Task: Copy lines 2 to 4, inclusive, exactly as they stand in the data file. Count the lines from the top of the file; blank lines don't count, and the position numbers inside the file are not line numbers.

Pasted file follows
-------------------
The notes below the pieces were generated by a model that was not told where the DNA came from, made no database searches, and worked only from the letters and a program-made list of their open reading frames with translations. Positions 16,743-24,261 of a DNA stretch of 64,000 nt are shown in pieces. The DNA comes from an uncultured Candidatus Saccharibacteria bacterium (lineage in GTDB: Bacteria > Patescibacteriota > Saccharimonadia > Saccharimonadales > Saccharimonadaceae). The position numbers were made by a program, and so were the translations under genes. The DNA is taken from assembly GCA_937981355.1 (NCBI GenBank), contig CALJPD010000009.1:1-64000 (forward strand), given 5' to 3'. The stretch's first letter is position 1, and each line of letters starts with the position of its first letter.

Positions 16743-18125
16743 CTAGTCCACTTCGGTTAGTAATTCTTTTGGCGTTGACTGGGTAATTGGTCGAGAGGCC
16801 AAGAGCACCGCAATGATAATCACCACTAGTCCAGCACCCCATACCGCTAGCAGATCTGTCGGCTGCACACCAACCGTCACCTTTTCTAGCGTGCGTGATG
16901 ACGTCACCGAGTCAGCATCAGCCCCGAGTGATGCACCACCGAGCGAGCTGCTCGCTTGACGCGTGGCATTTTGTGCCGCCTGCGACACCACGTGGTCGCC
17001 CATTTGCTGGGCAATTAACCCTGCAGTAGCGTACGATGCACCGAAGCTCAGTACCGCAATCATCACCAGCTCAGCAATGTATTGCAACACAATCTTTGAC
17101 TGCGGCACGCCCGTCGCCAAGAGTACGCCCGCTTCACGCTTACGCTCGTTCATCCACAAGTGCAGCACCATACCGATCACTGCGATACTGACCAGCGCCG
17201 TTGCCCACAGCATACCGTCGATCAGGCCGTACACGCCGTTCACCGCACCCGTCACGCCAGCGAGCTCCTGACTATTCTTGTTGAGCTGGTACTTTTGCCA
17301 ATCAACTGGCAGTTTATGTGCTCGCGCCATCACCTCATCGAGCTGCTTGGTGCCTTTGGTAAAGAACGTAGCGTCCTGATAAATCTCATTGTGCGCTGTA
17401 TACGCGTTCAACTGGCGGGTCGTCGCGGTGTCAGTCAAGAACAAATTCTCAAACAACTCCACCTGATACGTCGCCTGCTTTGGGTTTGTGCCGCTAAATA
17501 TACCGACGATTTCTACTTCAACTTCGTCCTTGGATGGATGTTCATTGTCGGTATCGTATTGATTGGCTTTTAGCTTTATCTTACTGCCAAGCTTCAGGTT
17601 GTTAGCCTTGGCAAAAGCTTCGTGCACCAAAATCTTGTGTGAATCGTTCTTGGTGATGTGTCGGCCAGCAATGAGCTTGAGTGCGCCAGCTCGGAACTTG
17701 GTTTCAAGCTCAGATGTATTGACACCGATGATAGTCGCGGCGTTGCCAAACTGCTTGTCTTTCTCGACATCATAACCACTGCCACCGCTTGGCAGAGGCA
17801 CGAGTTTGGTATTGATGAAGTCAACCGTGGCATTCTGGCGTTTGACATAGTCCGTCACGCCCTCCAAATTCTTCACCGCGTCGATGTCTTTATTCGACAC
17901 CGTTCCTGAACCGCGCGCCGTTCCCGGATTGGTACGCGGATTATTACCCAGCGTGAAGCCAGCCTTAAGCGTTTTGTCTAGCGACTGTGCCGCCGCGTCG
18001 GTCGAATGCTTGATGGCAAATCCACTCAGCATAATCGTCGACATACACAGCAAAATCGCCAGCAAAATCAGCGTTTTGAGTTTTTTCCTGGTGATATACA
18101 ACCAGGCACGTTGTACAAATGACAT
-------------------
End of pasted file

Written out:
Positions 16743-18125
16743 CTAGTCCACTTCGGTTAGTAATTCTTTTGGCGTTGACTGGGTAATTGGTCGAGAGGCC
16801 AAGAGCACCGCAATGATAATCACCACTAGTCCAGCACCCCATACCGCTAGCAGATCTGTCGGCTGCACACCAACCGTCACCTTTTCTAGCGTGCGTGATG